Responsible and Prevention barriers:

  • Citizens:
    • Prioritization of public / collective transport
    • Responsible consumption (Km 0).
    • Reduction of meat consumption.
    • Replacement of household equipment that use CFCs and HFCs.
    • Replacement of wood as fuel by other alternative sources.
    • Ethical consumerism (reduce meat, palm oil, or soy consumption, etc.)
  • Citizens and businesses:
    • Usage of more efficient (less contaminant) vehicles.
    • Organic farming prioritization.
  • All (citizens, businesses and governments):
    • Replacement of fossil fuels with alternative energy.
    • Education, training and awareness.
    • Reduce consumption and promote reuse and recycling.
    • Circular economy
  • Business:
    • Industrial processes’ technological change.
    • Improvement of oil and gas extraction and transportation processes.
    • Reduction of products’ usage with organic solvents.
    • Green industry promotion.
    • Replacement of CFC and HFC gases in industry.
    • Substitution of fossil fuels with sulfur used in industrial processes by alternative fuels.
  • Business and governments:
    • Solvent recycling promotion.
  • Governments:
    • Green tax policy.
    • Active strategies to prevent climate change.
    • Territory planning and protection.

Mitigation barriers:

  • Citizens and governments:
    • Assistance to the proper third world development.
  • Business and governments:
    • Usage of carbon captures technologies.
    • Application of geoengineering techniques to reduce the solar radiation incidence on the planet.
    • Research aimed at reducing climate changes’ effects.
  • Governments:
    • International cooperation.
    • World seed bank.
    • International cooperation for biodiversity protection.
    • Replanning of cities in coastal lines.
    • Evacuation plans.

The BowTie diagram developed is presented below:

3.2. Other functionalities of the BowTie diagram

In addition to the parameters that can be visualized in the previous diagram, BowTie diagrams allow the incorporation and visualization of many other important parameters, establishing a great communication and risk management tool.

These additional parameters are presented below:

3.2.1. Escalation factors and escalation factors’ barriers:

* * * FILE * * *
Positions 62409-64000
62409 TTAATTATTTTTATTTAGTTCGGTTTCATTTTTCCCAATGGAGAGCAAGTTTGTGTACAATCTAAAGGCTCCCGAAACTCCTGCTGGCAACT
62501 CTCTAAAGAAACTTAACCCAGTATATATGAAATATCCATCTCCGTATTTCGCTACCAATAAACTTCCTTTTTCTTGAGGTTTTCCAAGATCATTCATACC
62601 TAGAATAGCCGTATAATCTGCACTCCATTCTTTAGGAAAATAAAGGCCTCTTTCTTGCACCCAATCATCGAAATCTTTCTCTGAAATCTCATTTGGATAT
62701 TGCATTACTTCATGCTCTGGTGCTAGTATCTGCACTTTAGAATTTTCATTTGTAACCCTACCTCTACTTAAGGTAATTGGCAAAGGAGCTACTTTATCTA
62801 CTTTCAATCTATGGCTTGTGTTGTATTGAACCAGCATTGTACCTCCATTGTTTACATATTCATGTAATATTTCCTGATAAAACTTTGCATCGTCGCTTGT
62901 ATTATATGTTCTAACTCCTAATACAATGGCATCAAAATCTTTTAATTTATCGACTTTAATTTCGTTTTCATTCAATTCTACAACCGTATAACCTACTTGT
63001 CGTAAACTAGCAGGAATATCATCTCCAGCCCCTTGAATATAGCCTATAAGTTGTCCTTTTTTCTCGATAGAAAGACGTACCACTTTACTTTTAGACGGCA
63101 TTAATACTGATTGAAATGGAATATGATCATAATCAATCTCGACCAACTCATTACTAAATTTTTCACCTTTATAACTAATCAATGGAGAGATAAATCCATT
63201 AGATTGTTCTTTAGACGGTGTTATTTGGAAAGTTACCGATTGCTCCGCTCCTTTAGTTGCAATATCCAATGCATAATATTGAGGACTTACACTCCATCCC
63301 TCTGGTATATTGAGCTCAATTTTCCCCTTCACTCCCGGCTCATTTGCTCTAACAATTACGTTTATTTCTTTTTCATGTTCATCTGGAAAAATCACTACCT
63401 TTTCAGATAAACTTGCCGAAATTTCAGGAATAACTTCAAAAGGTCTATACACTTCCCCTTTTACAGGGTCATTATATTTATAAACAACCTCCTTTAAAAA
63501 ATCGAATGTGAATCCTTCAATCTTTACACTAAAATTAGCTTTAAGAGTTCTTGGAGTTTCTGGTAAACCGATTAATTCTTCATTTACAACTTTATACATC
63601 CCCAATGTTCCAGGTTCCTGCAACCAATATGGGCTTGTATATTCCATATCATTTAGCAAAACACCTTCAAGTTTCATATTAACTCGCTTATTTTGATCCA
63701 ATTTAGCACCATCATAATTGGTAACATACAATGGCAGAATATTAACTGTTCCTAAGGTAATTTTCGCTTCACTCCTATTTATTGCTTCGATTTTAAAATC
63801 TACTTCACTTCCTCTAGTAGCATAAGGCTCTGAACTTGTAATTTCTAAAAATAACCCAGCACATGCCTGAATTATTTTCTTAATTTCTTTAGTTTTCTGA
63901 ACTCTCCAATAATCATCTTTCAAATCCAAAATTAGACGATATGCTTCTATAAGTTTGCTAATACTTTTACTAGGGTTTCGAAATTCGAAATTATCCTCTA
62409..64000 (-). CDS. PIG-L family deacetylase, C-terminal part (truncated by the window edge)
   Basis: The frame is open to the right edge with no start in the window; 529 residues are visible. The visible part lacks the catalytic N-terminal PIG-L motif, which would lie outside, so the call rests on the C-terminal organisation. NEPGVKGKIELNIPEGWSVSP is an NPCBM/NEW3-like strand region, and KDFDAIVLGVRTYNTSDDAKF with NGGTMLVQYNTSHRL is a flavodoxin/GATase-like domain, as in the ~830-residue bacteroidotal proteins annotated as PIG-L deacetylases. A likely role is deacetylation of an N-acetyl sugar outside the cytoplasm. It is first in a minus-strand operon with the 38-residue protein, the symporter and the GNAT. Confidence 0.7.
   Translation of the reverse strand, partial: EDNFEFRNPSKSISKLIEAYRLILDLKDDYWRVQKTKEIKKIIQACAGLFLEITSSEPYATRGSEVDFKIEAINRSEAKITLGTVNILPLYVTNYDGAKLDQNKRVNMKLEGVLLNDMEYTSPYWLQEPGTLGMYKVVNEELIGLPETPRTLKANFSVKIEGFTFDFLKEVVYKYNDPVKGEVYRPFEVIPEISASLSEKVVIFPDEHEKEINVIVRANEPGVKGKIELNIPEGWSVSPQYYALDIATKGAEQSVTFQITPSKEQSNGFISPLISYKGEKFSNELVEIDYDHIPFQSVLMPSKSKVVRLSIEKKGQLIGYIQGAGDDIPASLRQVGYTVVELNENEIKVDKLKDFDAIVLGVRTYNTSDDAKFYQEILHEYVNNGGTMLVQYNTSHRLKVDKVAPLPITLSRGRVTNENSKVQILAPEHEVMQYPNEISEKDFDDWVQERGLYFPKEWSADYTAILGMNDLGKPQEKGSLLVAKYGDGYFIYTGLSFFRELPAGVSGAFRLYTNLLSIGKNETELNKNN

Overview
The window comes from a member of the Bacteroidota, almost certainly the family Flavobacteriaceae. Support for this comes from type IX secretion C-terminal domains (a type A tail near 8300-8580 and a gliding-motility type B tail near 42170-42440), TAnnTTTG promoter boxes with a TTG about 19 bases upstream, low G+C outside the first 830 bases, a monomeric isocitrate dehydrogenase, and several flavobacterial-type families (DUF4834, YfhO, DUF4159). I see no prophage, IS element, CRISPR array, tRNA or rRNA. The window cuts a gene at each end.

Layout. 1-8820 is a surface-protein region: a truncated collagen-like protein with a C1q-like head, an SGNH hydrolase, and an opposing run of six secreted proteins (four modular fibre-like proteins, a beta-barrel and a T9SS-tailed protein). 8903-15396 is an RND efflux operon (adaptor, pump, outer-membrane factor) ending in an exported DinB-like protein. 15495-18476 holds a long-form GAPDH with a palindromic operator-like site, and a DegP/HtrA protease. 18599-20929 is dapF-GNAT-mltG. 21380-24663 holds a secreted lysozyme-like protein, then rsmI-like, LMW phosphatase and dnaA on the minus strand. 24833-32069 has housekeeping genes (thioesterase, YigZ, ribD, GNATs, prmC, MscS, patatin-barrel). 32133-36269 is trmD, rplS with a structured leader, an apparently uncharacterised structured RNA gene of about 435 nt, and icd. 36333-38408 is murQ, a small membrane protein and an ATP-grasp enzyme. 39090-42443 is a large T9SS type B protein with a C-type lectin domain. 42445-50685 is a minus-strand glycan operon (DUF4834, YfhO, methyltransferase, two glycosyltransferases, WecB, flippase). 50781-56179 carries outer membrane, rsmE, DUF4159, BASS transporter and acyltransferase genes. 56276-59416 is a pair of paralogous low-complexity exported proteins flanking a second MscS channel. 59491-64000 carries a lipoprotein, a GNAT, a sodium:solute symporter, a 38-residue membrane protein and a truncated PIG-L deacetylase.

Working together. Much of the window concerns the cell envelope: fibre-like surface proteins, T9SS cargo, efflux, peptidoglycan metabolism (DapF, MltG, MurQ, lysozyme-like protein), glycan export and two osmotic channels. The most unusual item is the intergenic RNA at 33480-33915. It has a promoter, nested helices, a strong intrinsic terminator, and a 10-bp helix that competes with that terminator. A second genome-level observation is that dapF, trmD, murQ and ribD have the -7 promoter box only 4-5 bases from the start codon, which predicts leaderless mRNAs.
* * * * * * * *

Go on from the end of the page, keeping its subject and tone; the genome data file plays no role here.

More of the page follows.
One of the steps of the BowTie analysis methodology is to identify the escalation factors, which will measure the effectiveness and the failure rate of the barriers and, consequently, the escalation factors’ barriers.

For instance, two possible escalation factors for the prevention barrier  “Usage of more efficient (less contaminant) vehicles ” are shown in the following image (the escalation factors  aremarked in red) with their respective barriers (marked in green):

3.2.2. Barriers’ associated activities

For each of the prevention and mitigation barriers, the Activities associated with such Barrier can be added in the diagram. Identifying all the Activities associated with a Barrier allows an overview of its control and monitoring, which facilitates the identification of which Activities are associated with the Barrier’s effectiveness and their responsible.

As an example, some of the activities associated with the prevention barrier “Active strategies to prevent climate change” are presented:

3.2.3. Actions and/or recommendations

One of the transversal steps in the development of BowTie analysis is the identification of Actions/Recommendations. These Actions/Recommendations are represented in the BowTie diagram through post-it’s, and can be incorporated in a specific Barrier and/or on the Causes, Consequences, Escalation factors…

The main advantage of including these Actions/Recommendations is that they allow the incorporation of improvements in the existing Barriers and/or to include new Barriers in the Causes, Consequences… Additionally, it is possible to designate the responsible for such Actions/Recommendations execution, the period to do so and the priority of each action.